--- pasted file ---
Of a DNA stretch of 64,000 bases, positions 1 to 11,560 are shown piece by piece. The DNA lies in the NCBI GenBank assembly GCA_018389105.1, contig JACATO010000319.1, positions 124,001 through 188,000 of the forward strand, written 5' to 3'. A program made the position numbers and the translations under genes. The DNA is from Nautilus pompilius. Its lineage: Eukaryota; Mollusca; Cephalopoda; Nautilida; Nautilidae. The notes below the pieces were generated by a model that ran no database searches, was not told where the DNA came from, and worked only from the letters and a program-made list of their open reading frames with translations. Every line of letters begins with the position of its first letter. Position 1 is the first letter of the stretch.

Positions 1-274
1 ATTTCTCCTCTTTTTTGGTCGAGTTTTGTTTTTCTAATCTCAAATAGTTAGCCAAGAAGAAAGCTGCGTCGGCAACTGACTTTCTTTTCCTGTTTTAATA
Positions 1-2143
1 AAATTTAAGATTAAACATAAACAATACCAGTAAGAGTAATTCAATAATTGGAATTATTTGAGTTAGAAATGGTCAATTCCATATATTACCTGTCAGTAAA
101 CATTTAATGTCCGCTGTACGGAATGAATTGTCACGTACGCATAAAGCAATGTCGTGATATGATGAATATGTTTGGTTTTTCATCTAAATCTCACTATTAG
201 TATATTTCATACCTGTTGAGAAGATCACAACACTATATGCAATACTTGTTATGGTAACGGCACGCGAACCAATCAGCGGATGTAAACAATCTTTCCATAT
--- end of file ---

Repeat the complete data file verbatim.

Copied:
Of a DNA stretch of 64,000 bases, positions 1 to 11,560 are shown piece by piece. The DNA lies in the NCBI GenBank assembly GCA_018389105.1, contig JACATO010000319.1, positions 124,001 through 188,000 of the forward strand, written 5' to 3'. A program made the position numbers and the translations under genes. The DNA is from Nautilus pompilius. Its lineage: Eukaryota; Mollusca; Cephalopoda; Nautilida; Nautilidae. The notes below the pieces were generated by a model that ran no database searches, was not told where the DNA came from, and worked only from the letters and a program-made list of their open reading frames with translations. Every line of letters begins with the position of its first letter. Position 1 is the first letter of the stretch.

Positions 1-274
1 ATTTCTCCTCTTTTTTGGTCGAGTTTTGTTTTTCTAATCTCAAATAGTTAGCCAAGAAGAAAGCTGCGTCGGCAACTGACTTTCTTTTCCTGTTTTAATA
Positions 1-2143
1 AAATTTAAGATTAAACATAAACAATACCAGTAAGAGTAATTCAATAATTGGAATTATTTGAGTTAGAAATGGTCAATTCCATATATTACCTGTCAGTAAA
101 CATTTAATGTCCGCTGTACGGAATGAATTGTCACGTACGCATAAAGCAATGTCGTGATATGATGAATATGTTTGGTTTTTCATCTAAATCTCACTATTAG
201 TATATTTCATACCTGTTGAGAAGATCACAACACTATATGCAATACTTGTTATGGTAACGGCACGCGAACCAATCAGCGGATGTAAACAATCTTTCCATAT